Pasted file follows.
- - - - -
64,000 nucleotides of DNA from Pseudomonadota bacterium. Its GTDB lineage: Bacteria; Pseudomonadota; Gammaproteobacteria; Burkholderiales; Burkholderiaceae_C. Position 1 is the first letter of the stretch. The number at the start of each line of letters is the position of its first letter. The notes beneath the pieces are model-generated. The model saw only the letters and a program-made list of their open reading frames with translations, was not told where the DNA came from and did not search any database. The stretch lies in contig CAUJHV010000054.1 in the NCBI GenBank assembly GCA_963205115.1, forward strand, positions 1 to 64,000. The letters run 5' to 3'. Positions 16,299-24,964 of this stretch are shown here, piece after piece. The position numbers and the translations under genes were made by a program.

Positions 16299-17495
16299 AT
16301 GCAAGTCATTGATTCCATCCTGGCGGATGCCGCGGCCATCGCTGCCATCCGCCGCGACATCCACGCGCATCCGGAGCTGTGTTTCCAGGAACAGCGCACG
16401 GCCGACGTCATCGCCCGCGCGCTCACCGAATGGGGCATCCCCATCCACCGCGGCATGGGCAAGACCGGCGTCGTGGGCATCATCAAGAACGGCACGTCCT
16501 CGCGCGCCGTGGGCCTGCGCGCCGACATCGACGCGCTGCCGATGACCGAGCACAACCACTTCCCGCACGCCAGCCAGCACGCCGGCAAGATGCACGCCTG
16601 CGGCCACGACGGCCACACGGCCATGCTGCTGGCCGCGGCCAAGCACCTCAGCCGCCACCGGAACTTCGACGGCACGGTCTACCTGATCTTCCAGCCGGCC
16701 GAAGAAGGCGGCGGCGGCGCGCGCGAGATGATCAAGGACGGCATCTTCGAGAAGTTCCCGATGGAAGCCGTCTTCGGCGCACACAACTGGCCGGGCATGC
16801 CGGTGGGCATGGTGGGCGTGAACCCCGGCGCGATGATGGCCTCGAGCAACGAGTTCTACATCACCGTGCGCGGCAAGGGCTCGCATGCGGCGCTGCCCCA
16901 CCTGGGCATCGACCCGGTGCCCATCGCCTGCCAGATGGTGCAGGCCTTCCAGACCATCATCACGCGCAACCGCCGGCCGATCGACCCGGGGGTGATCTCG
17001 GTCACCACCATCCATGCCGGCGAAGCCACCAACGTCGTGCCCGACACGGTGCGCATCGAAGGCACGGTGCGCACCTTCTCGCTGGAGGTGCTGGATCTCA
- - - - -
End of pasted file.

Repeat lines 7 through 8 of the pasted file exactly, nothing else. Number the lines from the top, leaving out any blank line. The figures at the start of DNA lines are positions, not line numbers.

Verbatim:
16601 CGGCCACGACGGCCACACGGCCATGCTGCTGGCCGCGGCCAAGCACCTCAGCCGCCACCGGAACTTCGACGGCACGGTCTACCTGATCTTCCAGCCGGCC
16701 GAAGAAGGCGGCGGCGGCGCGCGCGAGATGATCAAGGACGGCATCTTCGAGAAGTTCCCGATGGAAGCCGTCTTCGGCGCACACAACTGGCCGGGCATGC